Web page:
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Everything That Upset the Internet This Week

What is the web-o-sphere angry about this week? A razor ad that attempts to shave off toxic masculinity, a 14-year-old Netflix star romanticizing a stalker and a Vogue spread that misidentified a model. Here’s everything you need to know:

Gillette Releases Ad Calling Men to Be Better

THE STORY: Gillette, a brand of men’s and women’s safety razors owned by Proctor and Gamble, dropped a new ad urging men to be “the best a man can be.” What exactly does a better man look like? According to the brand, it involves respecting women, teaching compassion, standing up to bullies and discouraging physical violence.

THE REACTION:

RIGHTEOUSNESS OF THE RAGE: If you’ve pissed off Piers Morgan, then you’ve probably done something right. What I am struggling to understand is how “men holding men accountable” has become such a politically charged, partisan topic. Men should hold men accountable for their actions, and they should be eager to teach their sons the same. Yes, it’s the future liberals want — it should be the future that all of us want. The backlash only serves to justify the ad.

Millie Bobby Brown Defends You‘s Joe Goldberg

THE STORY: Stranger Things’ Millie Bobby Brown is one of the 40 million Netflix users bingeing on the Lifetime series You. Earlier this week, she took to her Instagram stories to share her take on Penn Badgley’s character, a stalker/serial killer/bookstore worker named Joe Goldberg. She insists that the antihero is “not creepy, he’s in love with her, and it’s okay.”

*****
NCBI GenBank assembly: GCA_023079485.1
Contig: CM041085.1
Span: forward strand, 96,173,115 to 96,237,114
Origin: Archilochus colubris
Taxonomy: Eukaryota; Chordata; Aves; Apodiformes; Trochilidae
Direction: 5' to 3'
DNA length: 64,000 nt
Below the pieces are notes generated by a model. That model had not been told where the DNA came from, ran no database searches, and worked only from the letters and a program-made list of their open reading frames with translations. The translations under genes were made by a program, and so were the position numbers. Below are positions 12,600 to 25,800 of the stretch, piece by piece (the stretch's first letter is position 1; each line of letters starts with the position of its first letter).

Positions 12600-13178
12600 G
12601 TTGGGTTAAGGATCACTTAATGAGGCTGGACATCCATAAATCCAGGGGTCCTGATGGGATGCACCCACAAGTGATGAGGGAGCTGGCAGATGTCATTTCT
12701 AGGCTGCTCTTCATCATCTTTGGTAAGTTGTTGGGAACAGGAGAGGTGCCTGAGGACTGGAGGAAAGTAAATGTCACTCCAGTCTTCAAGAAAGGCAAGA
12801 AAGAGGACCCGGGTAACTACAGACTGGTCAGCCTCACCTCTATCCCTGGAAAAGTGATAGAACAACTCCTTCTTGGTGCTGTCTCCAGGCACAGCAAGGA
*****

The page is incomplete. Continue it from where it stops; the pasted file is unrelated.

THE REACTION:

RIGHTEOUSNESS OF THE RAGE: It’s easy to forget that Bobby Brown is only 14-years-old. When I was 14, my idea of romance was a blood-sucking immortal that snuck into girls bedrooms and watched them sleep. People grow up! And when they do, they learn the dangers of romanticizing toxic, controlling male characters played by attractive actors.

Besides, Bobby Brown seems to have already learned her lesson. She has since uploaded two more Instagram Stories, admitting that she was far too quick to pass judgement on Badgley’s character: “So I just finished You, and I guess the other day I made a video… I was on episode two – I guess I gathered an analysis too quickly. [I] watched episode 10, and he most definitely is a stalker. But it was a really great show, so I’m really excited for season two. My bad if I upset anyone.”

Vogue Mixes Up Activist Noor Tagouri with Pakistani Actress Noor Bukhari

THE STORY: Journalist, activist, and public speaker Noor Tagouri is featured in a shirting-inspired fashion spread in American Vogue‘s February issue. The text accompanying her photo, however, incorrectly identified her as Noor Bukhari, a Pakistani actor, director, and model. Tagouri shared a video of herself seeing the print issue for the first time on social media, which shows her reaction shift from excitement to disappointment.

THE REACTION:

RIGHTEOUSNESS OF THE RAGE: Mistakes happen—but some mistakes hurt more than others. Vogue has since apologized for the error, writing to Instagram that they are “sincerely sorry,” and that the misidentification is a “painful misstep.” “We also understand that there is a larger issue of misidentification in media,” the caption reads, “especially among nonwhite subjects.” Here’s the lesson learned: start hiring more people of colour, and stop firing fact checkers.